Parent College Coach Tip #40: Pay Attention to Your Teen’s Emotions

teen's emotionsThe stress of the college admissions season weighs heavy on your college-bound teen. Take a look at a few of their repressed feelings.

A few years back the NY Times ran an article where they interviewed teens about college prep. Following are the feelings they discussed. Can you recognize any of these in your teen’s emotions?


They may seem fearless at times, but as they approach the final months of high school fear sets in. One teen recently described how she about how she feels as a junior.

“I fear for my rapidly approaching senior year. Should I really spend nine hours a night on school work? As I rack up as many extracurriculars, community service hours and “beneficial relationships” (college-prep speak for impressive recommendations), I can’t help but think that it’s not good enough. Better grades, higher scores, more varsity letters, more leads in the play: have I been bulking up an application that perhaps doesn’t reflect who I am, but instead just represents what a college wants from me? That is my true fear.”


The pressure they feel is of paramount proportions. This pressure will be exhibited in all kinds of emotions from tears, to anger, to denial to frustration. Another 17 year old felt the pressure of failing.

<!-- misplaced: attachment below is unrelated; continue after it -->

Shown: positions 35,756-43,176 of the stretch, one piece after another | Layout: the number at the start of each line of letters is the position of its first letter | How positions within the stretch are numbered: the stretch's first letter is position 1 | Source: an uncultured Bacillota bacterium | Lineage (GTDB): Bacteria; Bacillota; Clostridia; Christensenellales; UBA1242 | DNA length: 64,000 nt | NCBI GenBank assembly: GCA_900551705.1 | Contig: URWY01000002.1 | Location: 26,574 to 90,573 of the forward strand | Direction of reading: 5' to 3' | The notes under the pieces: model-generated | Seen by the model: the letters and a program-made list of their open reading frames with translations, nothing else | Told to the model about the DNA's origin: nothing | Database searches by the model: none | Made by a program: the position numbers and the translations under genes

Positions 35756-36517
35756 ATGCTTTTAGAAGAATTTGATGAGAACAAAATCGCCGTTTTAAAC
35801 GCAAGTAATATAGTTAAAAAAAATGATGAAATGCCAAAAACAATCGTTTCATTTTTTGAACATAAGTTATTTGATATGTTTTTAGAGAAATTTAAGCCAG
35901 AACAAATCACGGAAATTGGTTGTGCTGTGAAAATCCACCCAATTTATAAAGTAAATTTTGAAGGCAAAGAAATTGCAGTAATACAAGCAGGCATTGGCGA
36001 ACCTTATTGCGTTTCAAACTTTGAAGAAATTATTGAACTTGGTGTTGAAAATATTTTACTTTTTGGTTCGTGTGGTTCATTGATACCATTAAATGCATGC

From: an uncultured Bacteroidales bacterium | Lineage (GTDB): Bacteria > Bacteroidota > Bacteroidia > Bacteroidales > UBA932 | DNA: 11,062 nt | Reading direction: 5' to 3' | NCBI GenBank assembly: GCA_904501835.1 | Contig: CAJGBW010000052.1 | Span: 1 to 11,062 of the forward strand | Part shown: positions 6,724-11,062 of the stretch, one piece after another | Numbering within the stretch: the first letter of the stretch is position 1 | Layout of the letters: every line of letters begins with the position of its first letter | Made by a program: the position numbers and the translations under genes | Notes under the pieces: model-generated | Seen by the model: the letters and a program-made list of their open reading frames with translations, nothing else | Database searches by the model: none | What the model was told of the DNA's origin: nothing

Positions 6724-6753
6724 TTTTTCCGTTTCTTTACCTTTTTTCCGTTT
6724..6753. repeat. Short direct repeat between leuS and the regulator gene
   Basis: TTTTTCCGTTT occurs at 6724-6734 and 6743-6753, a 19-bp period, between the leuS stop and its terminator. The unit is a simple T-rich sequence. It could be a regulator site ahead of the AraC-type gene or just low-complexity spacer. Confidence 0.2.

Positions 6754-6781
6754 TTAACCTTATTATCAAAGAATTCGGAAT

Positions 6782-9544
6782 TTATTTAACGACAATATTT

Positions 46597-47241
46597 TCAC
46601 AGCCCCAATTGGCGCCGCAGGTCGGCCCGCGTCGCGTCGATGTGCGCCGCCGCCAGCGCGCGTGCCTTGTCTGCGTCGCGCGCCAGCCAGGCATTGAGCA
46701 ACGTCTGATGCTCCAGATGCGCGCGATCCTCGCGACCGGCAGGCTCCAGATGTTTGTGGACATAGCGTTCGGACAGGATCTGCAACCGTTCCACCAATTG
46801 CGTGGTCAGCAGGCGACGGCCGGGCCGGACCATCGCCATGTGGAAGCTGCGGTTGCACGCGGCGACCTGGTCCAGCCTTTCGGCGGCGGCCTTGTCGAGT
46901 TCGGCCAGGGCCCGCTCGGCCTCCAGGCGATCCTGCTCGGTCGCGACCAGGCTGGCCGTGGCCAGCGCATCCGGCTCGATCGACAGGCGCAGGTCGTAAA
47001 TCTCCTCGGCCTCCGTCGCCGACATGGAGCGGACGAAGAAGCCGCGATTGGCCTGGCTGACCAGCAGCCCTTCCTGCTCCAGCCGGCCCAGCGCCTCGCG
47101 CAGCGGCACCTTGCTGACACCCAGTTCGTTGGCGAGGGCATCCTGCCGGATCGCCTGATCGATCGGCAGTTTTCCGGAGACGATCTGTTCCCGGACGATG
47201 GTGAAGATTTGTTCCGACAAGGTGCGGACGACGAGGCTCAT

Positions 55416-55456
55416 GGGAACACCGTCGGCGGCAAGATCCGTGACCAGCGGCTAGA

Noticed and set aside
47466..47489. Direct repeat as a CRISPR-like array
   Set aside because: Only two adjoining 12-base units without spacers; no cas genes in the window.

“Around the application deadline you’re studying for finals, and it’s your senior year. You already have a lot of classes and you have to write essays and you’re already stressed out thinking “what if they don’t want me?’’ And you worry what if you don’t get into any school at all? I’m not from a big city. We have pretty good schools, but I think in a bigger city with more people you have more perspective on where you stand in the nation. I’m not really sure how good I am.”


If your student hasn’t experienced rejection, get ready. There’s a strong possibility some of the colleges they apply to won’t offer them admission. One of the teens felt disappointment when the rejection letters started arriving.

“Everyone I had talked to, once they heard “perfect SAT,” they said, “You can get in anywhere.” That was the hardest part, having everyone tell me I would and then not getting in. It was a rough few days. The rejection letters and my parents both kept telling me it’s not a case of me not being good enough, but a case of too many qualified applicants. But it’s really hard not to feel like you got rejected….”

How is your teen feeling?

At the end of their senior year it will all be over; but at what cost? Doctors treat teens with headaches, stomach pain, lack of sleep, depression, eating disorders and mental health issues. Some have been thinking about college since 6th grade and by the time senior year rolls around they are spent. Some kids are able to handle it, others are not so lucky.

How is your teen handling the stress of college prep? Is it time to take a look at how they are feeling and give them some much needed love, encouragement, and acceptance?

Read all of the Parent College Coach Tips here.

Author: Suzanne Shaffer

Suzanne Shaffer advises parents and students in the college admissions process and the importance of early college preparation at She is excited to share her knowledge with the readers of Smart College Visit.

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